Those are HIS STRENGTHS......AS I DESCRIBED IN MY post.

    My point is that he will not succeed trying to "walk the blocker back" to the QB ala James Harrison (who BTW "IS" as strong or stronger than many olinemen).
    Seems frankly THE OPPOSITE of what he needs to do.

    If THAT is what they expect, he aint the dude to do it.

    I am NOT saying Jarvis wont be effective, he just does it differently than what they are trying to teach him.

    Lloyd or Chad Brown never did not lock up with olinement and "walk them back" to the QB to make sacks and they did fine.

    Use those strong hands to disengage and use quick to get to the QB. Teaching him do just the opposite makes not sense to me.

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    Quote Originally Posted by Captain Lemming View Post
    You miss my point ENTIRELY.

    I LIKED the pick. for the VERY REASONS YOU GIVE.

    Those are HIS STRENGTHS......AS I DESCRIBED IN MY post.

    My point is that he will not succeed trying to "walk the blocker back" to the QB ala James Harrison (who BTW "IS" as strong or stronger than many olinemen).
    Seems frankly THE OPPOSITE of what he needs to do.

    If THAT is what they expect, he aint the dude to do it.

    I am NOT saying Jarvis wont be effective, he just does it differently than what they are trying to teach him.

    Lloyd or Chad Brown never did not lock up with olinement and "walk them back" to the QB to make sacks and they did fine.

    Use those strong hands to disengage and use quick to get to the QB. Teaching him do just the opposite makes not sense to me.
    The idea behind what Butler stated is not necessarily to get sacks but to create pressure on the QB. Perceived pressure is sometimes the goal. I don't believe the number of sacks are as important as the pressure that's created. It seems the coaches want Jones to have more ways to create pressure on the QB. That way, Jones can have more ways to set up Olinemen and create pressure or get sacks.

    All the OLB that I've watched play in the defense engaged Olinemen and bull rushed.

  8. #8
    Quote Originally Posted by BURGH86STEEL View Post
    All the OLB that I've watched play in the defense engaged Olinemen and bull rushed.
    Bull rush as in explode into the blocker hoping to get him off balance, sure. If a tackle is too upright fearing your speed to get around him such a bull rush is great.

    Literally driving an OT back "walking him" back like Harrison (who squats 700 plus and benched over 500 in his prime) did routinely, no all our linebackers did not do that.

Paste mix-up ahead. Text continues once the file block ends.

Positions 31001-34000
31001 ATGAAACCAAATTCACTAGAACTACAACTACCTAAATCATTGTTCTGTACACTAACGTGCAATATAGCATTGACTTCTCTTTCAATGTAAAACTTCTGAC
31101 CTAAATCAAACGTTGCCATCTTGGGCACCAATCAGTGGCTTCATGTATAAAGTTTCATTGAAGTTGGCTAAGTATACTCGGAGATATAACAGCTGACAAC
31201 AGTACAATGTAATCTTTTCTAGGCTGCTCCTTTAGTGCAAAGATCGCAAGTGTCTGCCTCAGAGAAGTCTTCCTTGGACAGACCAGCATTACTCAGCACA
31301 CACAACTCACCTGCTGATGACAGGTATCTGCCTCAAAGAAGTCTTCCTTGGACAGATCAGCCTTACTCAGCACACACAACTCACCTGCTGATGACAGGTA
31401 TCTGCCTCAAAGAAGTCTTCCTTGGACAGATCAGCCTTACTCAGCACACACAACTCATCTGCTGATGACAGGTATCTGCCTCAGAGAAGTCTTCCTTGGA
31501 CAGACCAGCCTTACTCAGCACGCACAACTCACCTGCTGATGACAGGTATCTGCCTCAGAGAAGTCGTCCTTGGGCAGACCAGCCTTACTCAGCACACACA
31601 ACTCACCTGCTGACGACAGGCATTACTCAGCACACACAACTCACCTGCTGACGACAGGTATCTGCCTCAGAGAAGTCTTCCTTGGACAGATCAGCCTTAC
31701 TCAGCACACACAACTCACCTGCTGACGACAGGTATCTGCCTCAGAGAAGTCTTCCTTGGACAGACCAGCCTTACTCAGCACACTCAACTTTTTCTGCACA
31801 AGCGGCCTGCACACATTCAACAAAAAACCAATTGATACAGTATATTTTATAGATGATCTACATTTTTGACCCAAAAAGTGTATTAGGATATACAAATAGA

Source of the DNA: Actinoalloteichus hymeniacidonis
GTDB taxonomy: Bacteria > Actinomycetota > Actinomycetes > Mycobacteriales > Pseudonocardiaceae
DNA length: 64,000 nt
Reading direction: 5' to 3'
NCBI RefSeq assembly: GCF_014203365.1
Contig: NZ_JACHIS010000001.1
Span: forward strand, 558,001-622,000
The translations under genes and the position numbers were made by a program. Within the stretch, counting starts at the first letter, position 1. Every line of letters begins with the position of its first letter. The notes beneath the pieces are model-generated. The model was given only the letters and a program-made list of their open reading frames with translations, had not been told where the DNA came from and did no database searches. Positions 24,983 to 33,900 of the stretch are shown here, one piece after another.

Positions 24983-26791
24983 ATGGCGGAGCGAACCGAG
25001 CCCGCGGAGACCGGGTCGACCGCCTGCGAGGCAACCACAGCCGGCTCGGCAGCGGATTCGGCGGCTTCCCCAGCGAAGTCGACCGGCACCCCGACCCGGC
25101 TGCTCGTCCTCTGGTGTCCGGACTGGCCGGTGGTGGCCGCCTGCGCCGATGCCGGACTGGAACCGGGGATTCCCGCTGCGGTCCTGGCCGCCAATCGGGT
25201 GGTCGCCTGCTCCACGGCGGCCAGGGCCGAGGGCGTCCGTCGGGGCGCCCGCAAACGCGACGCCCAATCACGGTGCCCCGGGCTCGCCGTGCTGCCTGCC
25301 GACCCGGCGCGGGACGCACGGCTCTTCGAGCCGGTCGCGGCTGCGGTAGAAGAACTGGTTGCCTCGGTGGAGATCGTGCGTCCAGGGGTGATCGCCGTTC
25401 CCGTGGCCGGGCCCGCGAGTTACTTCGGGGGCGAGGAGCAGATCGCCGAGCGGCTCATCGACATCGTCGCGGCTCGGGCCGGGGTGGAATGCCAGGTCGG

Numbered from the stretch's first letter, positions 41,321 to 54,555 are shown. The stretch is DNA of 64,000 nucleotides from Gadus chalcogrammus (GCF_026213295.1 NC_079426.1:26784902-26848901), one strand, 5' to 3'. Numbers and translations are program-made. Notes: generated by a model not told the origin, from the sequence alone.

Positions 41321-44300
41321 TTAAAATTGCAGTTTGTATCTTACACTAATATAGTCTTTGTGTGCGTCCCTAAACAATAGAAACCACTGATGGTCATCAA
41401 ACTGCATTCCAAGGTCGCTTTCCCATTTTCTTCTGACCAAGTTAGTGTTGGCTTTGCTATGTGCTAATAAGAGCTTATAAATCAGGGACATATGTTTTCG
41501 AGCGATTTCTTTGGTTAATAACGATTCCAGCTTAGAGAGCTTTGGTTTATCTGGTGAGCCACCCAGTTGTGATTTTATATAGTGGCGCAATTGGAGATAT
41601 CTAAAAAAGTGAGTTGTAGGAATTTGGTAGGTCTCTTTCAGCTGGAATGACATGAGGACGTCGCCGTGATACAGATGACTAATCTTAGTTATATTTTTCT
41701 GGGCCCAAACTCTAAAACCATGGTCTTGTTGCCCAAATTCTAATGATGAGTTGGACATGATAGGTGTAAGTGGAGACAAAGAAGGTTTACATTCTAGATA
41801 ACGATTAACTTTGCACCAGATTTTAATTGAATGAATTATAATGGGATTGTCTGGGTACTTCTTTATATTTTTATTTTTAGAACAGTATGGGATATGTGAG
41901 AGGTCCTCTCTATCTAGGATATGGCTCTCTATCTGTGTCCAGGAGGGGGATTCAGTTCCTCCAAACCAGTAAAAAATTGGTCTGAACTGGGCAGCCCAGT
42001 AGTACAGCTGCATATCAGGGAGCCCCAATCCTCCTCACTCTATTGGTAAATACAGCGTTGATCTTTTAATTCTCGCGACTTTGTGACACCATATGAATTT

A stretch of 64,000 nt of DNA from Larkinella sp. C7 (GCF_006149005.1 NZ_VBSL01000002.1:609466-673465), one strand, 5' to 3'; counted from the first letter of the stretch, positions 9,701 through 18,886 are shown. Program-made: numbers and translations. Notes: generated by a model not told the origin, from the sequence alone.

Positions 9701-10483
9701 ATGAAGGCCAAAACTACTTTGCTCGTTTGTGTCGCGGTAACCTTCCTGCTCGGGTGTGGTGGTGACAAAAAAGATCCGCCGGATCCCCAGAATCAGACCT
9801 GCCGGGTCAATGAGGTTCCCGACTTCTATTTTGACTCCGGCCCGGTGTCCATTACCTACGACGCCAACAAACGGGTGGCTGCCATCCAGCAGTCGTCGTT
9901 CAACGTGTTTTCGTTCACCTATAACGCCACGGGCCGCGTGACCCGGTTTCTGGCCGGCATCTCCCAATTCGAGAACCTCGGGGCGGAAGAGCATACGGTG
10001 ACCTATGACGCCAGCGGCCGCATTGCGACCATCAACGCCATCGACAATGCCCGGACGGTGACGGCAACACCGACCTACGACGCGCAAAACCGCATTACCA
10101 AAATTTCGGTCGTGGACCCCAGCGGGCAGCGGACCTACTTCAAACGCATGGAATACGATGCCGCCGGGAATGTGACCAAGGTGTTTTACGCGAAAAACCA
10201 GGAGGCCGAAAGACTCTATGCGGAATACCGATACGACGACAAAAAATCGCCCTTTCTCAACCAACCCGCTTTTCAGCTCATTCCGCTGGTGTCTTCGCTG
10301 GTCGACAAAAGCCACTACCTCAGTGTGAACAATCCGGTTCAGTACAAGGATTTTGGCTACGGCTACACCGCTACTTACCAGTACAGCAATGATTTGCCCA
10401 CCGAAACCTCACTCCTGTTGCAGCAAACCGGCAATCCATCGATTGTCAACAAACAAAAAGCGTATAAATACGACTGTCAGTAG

What Harrison does is an act of brute strength that guys like Lloyd simply were incapable of.

    No amount of "technique" can fix that.

    Let me put it this way.
    If I am an OT, I CAN ONLY HOPE that Jarvis tries to "walk me back", rather than using his great ability to disengage and blow past me.
    I would see that as playing to my advantage every time.

  9. #9
    I don't understand the comparison to Suggs. Suggs ran a 4.8 at 260 lbs. while Jones ran a 4.9 and is 245 lbs. Also Jones isn't some young rookie. He'll be 24 in 2 months. If he puts on more weight it will slow him down even more. He also has a 60 KEI. His numbers are closer to Clark Haggans than Suggs. Again guy has played in a 3-4 in the best conference in the country. He has 2 moves right now. I hope he works out but he has a hell of a hill to climb.

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    Quote Originally Posted by Captain Lemming View Post
    Bull rush as in explode into the blocker hoping to get him off balance, sure. If a tackle is too upright fearing your speed to get around him such a bull rush is great.

    Literally driving an OT back "walking him" back like Harrison (who squats 700 plus and benched over 500 in his prime) did routinely, no all our linebackers did not do that.
    What Harrison does is an act of brute strength that guys like Lloyd simply were incapable of.

    No amount of "technique" can fix that.

    Let me put it this way.
    If I am an OT, I CAN ONLY HOPE that Jarvis tries to "walk me back", rather than using his great ability to disengage and blow past me.
    I would see that as playing to my advantage every time.
    I suppose you don't understand what Butler is attempting to teach Jones.